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I guess it seemed to me that if one files jointly, the money is jointly owned. But I grew up in a generous household.  My mother is on disability retirement and has been for about 20 years.  Her income alone probably won't cut it. The cog in the wheels is my father, whose income was quite sufficient, passed away last August rather suddenly from pancreatic cancer. We would have just had him sign the paperwork. And now, since my mother gets a pension benefit from my father's work pension, her income would be sufficient but she has not filed 2018 taxes yet. 

 

We will be able to get my biological father to sign as a joint sponsor (the father who passed was technically my step-father) and my husband has sufficient assets now after the sale of his house but the money has only been in there a few months and he is not sure how easily he can get 12 months of bank statements from England. 

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5 hours ago, calliope8 said:

I guess it seemed to me that if one files jointly, the money is jointly owned. But I grew up in a generous household.  My mother is on disability retirement and has been for about 20 years.  Her income alone probably won't cut it. The cog in the wheels is my father, whose income was quite sufficient, passed away last August rather suddenly from pancreatic cancer. We would have just had him sign the paperwork. And now, since my mother gets a pension benefit from my father's work pension, her income would be sufficient but she has not filed 2018 taxes yet. 

 

We will be able to get my biological father to sign as a joint sponsor (the father who passed was technically my step-father) and my husband has sufficient assets now after the sale of his house but the money has only been in there a few months and he is not sure how easily he can get 12 months of bank statements from England. 

There is an option for sharing the household income, but it isn't assumed. It required paperwork. If Mum doesn't make enough, then she can add her husband's income to her I-864 as "Household Member 1".  He would give his "permission" by providing a signed I-864A to go with her I-864. That is no longer possible.  

 

At this point, does Mum currently have $20k income? Her household size is 2, her + immigrant. She would start over on a new form.  She would provide 2017 tax transcript, not for proving her income, but because it is a requirement. Until April 15 (filing deadline) the 2018 tax return is not required. Get the RFE back before then and 2017 is valid.  Then she provides statements from her disability retirement provider and the pension administrator for her husband's pension. That is just like providing employer letters to prove current income. The tax return income does not have to be the proof if circumstances have changed. The optional employer letter (disability/pension) show the current status. That's what people do who were in school during last year's taxes, but now have a full time job they can prove with a letter and/or pay stubs.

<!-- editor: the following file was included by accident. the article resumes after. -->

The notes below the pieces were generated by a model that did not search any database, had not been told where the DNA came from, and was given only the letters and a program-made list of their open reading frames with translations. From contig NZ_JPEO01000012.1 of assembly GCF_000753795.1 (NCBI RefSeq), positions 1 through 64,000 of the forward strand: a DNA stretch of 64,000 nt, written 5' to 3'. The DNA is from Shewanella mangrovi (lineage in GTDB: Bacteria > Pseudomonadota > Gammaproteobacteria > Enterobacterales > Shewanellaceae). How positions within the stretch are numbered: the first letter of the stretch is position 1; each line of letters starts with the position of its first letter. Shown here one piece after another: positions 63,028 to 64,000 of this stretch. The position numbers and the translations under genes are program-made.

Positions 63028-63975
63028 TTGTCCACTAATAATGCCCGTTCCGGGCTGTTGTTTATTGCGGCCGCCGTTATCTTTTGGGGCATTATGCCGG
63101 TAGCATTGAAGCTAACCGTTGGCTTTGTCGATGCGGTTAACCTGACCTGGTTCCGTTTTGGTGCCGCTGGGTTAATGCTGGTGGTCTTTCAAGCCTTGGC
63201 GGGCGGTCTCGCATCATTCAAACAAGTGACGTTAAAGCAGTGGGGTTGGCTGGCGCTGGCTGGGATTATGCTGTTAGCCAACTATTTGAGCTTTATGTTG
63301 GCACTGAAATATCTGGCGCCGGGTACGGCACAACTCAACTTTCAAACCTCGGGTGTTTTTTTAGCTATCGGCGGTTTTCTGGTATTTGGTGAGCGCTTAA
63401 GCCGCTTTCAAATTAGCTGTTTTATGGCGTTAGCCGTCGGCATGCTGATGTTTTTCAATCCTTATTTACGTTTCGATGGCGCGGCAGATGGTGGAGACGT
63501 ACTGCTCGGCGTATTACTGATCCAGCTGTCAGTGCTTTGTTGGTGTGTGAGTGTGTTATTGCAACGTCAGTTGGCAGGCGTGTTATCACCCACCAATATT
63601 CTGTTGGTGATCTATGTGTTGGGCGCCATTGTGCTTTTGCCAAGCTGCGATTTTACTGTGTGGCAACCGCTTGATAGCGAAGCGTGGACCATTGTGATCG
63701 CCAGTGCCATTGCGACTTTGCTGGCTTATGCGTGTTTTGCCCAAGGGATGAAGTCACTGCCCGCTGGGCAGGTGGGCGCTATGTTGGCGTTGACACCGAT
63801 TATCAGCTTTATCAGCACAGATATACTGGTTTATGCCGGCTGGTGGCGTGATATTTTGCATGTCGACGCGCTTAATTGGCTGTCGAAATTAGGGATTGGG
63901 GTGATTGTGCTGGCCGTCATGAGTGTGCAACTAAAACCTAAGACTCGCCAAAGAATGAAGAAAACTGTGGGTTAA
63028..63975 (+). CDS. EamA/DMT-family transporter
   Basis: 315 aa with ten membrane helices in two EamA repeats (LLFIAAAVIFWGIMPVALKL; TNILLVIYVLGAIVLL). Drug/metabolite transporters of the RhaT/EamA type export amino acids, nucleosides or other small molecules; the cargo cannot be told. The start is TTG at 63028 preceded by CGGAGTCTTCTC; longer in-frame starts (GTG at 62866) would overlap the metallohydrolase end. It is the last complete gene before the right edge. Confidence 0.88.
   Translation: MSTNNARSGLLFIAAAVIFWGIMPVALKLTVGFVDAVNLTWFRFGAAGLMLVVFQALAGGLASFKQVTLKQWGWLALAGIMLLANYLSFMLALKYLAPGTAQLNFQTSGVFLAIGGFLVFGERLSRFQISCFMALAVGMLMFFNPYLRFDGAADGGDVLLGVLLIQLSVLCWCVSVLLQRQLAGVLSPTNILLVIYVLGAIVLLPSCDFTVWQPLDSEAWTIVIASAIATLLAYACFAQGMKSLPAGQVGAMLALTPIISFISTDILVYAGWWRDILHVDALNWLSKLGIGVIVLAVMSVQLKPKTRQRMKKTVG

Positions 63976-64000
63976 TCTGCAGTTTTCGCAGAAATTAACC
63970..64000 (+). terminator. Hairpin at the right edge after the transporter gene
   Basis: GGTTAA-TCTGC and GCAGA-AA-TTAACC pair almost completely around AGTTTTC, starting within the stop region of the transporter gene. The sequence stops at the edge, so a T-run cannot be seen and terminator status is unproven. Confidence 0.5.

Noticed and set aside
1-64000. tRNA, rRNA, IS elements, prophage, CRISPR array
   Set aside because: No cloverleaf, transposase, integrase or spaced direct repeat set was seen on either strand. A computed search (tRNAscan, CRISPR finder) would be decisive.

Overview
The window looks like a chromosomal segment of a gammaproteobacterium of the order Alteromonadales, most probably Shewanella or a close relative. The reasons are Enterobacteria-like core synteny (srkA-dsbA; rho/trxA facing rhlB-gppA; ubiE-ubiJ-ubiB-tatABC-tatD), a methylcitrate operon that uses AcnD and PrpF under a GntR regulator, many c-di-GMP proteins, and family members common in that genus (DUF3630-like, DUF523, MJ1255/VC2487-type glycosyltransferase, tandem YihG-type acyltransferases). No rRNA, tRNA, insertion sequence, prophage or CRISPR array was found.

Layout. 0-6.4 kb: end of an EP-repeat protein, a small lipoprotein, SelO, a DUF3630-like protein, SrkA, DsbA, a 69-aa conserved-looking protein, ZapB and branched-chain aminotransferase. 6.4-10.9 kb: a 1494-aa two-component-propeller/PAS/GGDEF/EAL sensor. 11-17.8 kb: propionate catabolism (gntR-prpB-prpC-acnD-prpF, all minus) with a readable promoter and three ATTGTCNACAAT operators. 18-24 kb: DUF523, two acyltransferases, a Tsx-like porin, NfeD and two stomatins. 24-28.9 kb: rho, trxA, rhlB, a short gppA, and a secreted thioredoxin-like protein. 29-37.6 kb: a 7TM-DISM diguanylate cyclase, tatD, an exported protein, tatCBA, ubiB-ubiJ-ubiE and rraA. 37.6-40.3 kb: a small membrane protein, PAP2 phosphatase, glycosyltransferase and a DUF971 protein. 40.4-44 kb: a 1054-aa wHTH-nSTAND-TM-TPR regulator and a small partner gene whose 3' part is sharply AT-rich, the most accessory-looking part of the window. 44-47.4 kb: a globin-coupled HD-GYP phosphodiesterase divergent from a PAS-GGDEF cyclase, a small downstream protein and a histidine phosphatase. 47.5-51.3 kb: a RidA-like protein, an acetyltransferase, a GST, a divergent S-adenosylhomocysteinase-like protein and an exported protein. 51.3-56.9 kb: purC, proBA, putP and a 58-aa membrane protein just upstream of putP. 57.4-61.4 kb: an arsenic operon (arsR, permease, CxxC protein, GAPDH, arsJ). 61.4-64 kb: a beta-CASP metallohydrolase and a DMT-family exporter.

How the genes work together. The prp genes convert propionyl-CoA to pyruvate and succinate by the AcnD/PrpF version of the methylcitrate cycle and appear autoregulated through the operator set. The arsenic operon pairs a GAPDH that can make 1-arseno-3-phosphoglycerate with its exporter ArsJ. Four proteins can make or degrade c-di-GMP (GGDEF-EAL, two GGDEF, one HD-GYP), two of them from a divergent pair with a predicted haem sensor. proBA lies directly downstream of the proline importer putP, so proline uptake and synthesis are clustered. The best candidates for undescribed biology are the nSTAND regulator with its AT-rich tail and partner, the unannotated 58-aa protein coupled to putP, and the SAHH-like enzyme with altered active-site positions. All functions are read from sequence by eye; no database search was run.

Her 2018 tax return will still be joint because her husband was was alive in 2018. It is a regular joint return with "FINAL RETURN OF TAXPAYER" written in across the top of the form 1040.  So even if she had already done her 2018 taxes, she would still have to prove her separate income with the letter or statement from the pensions.

 

Option 2

You do a new I-864,  but this time include "assets of the intending immigrant" if his money is in a separate account.

See page 5-6 of the form> Part 7.  #1-4 is for you. #6-9 is for your husband. Don't forget to total up on #10. 

 

If you hold the money Jointly now in one US bank account, then you don't need part 6-9. It will be listed in #1, your assets. 

Include the latest bank statement with both names on it showing that amount in the account owned jointly. If he has a separate account, then you need his latest statement to prove #6-9. The instructions do not say he needs 12 statements. 

 

Do you understand how assets work.? You need 3 times as much in assets if you have no salary.